Some employers may be tempted to get round this by requesting that the employee subject to disciplinary discussions ‘attend’ the meeting via phone, yet any HR manager dealing with such circumstances should tread lightly, according to one leading employment law specialist.
Lara Radik, senior associate at Brisbane-based law firm Carter Newell, observes a number of factors that should be taken into consideration by employers when considering asking an employee to attend a disciplinary meeting over the phone. These factors include the urgency of the meeting, the many advantages that in-person interaction allows, and the question of whether an employee is represented in such proceedings by a third party such as a lawyer.
Radik was on hand to answer HC Online’s questions regarding this potentially delicate and complex scenario.
How might an HR manager go about determining if an employee is able to attend a disciplinary meeting over the phone?
If an employee is certified totally unfit for work, it is inappropriate for an employer to compel the employee to participate in any disciplinary process, whether that process takes place in person, by telephone or otherwise. There may, however, be limited circumstances in which an employee is represented (for example by a union or a lawyer) and is capable of providing their representative with instructions notwithstanding the employee’s incapacity for work. In those limited circumstances, it may be appropriate to conduct a disciplinary meeting over the phone, notwithstanding the employee’s incapacity for work.
If an employee is unable to attend a disciplinary meeting in person for reasons other than total incapacity (such as partial incapacity, fly-in-fly-out work etc), it may be appropriate to consider conducting the meeting via telephone if it must take place urgently. If there is no urgency to the meeting, the more prudent course of action is to advise the employee of the intention to conduct a disciplinary meeting when they are next available to attend in person.
If the only urgency for conducting the disciplinary meeting is to avoid having to continue to pay sick leave, an employer may expose itself to the risk of an adverse action claim.
Whenever possible, it is desirable to conduct disciplinary meetings in person so as to ensure that the employee understands the allegations against them, to observe body language and demeanour, to facilitate multiple persons being present such as a witness or support person, and because addressing serious matters affecting the employee’s livelihood via telephone may be perceived by the employee as impersonal.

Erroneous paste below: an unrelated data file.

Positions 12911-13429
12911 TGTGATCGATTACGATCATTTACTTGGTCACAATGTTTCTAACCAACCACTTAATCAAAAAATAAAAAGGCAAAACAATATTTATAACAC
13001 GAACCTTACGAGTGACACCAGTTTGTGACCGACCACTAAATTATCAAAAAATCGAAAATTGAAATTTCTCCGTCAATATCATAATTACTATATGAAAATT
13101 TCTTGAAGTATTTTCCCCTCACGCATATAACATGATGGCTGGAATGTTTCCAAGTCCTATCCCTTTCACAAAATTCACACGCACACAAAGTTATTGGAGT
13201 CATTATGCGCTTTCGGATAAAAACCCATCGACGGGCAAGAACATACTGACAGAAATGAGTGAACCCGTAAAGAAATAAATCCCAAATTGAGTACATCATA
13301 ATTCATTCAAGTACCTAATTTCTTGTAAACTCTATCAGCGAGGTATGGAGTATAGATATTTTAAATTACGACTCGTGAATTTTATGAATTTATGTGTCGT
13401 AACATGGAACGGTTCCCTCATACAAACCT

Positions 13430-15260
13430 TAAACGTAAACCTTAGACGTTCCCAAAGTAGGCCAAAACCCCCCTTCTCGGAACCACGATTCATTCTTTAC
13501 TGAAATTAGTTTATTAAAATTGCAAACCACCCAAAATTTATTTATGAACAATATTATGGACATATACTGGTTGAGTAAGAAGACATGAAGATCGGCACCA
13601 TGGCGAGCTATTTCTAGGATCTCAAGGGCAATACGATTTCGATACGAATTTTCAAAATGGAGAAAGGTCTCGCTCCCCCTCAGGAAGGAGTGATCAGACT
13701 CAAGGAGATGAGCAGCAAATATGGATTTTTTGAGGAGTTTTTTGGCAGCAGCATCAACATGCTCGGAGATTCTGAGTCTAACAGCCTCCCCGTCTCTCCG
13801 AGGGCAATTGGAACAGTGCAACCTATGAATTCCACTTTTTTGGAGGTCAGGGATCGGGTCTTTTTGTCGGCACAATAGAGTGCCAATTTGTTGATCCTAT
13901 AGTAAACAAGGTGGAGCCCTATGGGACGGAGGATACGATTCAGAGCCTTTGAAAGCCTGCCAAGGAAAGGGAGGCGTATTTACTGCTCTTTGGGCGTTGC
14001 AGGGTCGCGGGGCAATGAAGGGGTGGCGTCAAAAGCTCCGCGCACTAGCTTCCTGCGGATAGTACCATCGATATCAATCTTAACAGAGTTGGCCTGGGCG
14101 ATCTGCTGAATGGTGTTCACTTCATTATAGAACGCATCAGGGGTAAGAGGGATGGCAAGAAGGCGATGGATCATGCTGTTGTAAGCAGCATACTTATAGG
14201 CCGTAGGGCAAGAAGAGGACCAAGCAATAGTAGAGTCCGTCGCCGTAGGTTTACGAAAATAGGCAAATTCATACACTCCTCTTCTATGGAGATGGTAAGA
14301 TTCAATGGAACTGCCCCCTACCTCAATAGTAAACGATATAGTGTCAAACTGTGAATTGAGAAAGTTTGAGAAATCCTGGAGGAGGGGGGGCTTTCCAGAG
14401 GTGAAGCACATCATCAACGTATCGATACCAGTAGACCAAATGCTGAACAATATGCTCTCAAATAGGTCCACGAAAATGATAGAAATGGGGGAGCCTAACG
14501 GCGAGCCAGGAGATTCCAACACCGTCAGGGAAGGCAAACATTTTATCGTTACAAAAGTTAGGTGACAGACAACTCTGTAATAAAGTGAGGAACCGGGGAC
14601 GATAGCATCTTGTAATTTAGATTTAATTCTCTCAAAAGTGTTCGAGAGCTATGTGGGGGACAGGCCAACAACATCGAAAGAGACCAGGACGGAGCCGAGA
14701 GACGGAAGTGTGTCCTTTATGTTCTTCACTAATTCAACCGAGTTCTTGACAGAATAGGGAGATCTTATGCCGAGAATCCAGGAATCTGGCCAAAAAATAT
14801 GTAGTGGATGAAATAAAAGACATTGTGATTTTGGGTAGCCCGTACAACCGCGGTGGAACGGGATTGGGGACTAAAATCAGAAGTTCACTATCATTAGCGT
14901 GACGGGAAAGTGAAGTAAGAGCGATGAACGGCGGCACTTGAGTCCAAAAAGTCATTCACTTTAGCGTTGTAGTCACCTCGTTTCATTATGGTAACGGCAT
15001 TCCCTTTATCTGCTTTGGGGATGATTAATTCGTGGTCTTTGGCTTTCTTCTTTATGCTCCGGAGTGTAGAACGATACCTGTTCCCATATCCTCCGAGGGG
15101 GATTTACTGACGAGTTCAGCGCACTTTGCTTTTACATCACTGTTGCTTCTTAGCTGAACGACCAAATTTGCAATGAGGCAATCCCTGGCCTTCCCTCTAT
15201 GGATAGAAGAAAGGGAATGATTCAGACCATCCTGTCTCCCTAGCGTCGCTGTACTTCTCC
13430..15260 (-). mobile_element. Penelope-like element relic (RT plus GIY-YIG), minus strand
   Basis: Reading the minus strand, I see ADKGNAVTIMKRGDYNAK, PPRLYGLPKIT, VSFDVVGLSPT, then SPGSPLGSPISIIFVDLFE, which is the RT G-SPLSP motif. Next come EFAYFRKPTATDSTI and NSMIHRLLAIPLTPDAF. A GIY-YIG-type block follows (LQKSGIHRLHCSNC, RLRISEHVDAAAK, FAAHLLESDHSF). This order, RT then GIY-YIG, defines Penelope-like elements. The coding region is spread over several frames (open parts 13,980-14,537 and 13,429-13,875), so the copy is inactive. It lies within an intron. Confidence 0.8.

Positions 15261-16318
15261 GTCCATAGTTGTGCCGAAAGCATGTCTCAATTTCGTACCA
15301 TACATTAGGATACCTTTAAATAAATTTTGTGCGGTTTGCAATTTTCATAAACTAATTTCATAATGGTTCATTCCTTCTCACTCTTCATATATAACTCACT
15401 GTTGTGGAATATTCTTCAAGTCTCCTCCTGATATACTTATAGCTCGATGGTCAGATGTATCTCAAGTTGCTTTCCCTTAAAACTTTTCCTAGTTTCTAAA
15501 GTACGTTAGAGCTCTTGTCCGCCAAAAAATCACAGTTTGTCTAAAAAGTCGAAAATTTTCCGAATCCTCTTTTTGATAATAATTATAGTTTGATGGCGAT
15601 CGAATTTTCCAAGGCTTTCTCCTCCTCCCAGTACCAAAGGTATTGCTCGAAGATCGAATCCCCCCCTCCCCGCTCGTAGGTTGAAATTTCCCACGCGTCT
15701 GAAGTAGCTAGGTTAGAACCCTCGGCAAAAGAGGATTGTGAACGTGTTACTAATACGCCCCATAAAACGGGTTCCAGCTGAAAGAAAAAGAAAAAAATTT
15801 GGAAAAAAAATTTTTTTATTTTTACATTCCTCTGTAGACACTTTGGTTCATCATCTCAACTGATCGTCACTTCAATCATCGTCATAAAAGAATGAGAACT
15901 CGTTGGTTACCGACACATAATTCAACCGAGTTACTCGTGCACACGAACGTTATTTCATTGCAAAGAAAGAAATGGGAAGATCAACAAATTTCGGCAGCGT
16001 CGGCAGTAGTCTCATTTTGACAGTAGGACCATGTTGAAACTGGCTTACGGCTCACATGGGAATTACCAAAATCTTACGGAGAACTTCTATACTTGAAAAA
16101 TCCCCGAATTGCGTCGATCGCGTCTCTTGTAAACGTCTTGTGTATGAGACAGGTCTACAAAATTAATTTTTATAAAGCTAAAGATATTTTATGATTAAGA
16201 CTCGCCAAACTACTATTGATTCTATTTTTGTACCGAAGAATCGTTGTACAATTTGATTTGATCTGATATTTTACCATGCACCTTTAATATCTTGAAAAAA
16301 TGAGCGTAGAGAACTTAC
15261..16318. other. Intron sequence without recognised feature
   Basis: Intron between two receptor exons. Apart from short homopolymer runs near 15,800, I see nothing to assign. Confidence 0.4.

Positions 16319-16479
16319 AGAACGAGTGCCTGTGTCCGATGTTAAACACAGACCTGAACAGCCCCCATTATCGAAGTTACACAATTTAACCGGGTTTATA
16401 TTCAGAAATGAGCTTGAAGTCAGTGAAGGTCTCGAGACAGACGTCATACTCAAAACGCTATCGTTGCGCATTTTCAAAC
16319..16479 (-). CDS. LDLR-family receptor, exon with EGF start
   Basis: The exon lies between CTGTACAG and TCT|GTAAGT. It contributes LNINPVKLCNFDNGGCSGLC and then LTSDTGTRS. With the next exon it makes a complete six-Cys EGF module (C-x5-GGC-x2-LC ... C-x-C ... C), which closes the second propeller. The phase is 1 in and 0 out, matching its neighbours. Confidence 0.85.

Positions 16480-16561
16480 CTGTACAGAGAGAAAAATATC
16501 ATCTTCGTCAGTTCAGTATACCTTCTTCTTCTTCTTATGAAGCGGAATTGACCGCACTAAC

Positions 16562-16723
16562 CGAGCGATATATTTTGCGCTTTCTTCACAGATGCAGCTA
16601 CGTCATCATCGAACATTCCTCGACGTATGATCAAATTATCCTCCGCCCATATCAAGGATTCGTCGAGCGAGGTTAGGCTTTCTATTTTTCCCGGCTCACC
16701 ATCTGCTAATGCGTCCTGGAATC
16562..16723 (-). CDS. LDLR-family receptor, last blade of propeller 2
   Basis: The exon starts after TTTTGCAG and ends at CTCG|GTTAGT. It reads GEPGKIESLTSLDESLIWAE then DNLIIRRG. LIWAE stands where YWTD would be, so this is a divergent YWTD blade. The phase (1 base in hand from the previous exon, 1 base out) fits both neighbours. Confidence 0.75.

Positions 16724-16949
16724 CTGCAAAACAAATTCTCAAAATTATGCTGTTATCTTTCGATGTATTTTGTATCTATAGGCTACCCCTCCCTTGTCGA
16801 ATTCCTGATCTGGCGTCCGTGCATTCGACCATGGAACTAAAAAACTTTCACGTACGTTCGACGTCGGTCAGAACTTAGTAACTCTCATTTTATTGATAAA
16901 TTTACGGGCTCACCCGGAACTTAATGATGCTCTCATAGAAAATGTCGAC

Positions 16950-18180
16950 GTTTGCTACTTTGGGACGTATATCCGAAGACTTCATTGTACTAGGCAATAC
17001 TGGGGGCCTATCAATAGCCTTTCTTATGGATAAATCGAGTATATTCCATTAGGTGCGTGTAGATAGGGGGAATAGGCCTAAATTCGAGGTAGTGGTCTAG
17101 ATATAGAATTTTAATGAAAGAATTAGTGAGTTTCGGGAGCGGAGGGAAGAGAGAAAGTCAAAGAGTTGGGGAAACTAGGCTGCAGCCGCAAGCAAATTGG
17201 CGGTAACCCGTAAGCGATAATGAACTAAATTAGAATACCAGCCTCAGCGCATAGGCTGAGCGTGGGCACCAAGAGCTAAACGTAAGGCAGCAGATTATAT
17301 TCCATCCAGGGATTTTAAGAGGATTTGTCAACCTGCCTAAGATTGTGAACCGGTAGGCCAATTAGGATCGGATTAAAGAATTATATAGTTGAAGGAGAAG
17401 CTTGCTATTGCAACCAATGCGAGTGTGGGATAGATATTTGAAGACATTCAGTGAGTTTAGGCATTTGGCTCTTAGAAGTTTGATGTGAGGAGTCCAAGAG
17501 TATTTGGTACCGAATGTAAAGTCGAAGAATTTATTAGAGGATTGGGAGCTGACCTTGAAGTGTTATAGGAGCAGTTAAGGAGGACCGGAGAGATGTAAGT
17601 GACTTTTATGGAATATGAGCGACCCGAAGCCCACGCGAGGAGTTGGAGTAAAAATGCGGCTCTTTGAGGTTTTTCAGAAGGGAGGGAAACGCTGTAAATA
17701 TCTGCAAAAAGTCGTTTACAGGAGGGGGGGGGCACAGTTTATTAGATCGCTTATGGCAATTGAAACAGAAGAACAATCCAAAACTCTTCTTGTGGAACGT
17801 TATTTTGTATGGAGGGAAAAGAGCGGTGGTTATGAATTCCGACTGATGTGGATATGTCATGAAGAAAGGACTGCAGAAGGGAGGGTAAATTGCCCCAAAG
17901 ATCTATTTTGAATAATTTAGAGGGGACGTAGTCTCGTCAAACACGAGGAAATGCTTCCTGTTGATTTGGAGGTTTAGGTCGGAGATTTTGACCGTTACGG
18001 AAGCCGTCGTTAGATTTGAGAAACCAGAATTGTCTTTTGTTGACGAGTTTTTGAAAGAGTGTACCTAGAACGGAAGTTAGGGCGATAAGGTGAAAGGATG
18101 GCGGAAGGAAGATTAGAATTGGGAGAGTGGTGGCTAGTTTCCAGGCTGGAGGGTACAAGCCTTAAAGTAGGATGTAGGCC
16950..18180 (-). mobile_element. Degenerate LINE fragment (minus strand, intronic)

What steps might an HR manager take if an employee refuses to attend a disciplinary meeting over the phone?
If an employee refuses to attend a disciplinary meeting over the telephone, an HR manager should:
- Request that the employee provide reasons for their refusal, within a reasonable timeframe (for example 24-48 hours)
- Consider the employee’s reasons for refusal
- If the employee has provided compelling reasons for refusing to take part in a telephone disciplinary meeting, the employer should delay the disciplinary meeting until such time as it can take place in person
- If the employee does not have compelling reasons for refusing to take part in a telephone disciplinary meeting, the employer should remind the employee of his or her obligation to comply with all lawful and reasonable directions of the employer. The employer should nominate a time for the telephone disciplinary meeting to take place, and direct the employee to take part. The employer should further warn the employee that any refusal or failure to take part will be considered a failure to comply with a lawful and reasonable direction of the employer, which may lead to further disciplinary action, potentially including dismissal
With sickness and sick leave being an inherent and unavoidable part of workplace life, there may come a time for any organisation when an employee’s sick leave clashes inconveniently with important disciplinary meetings.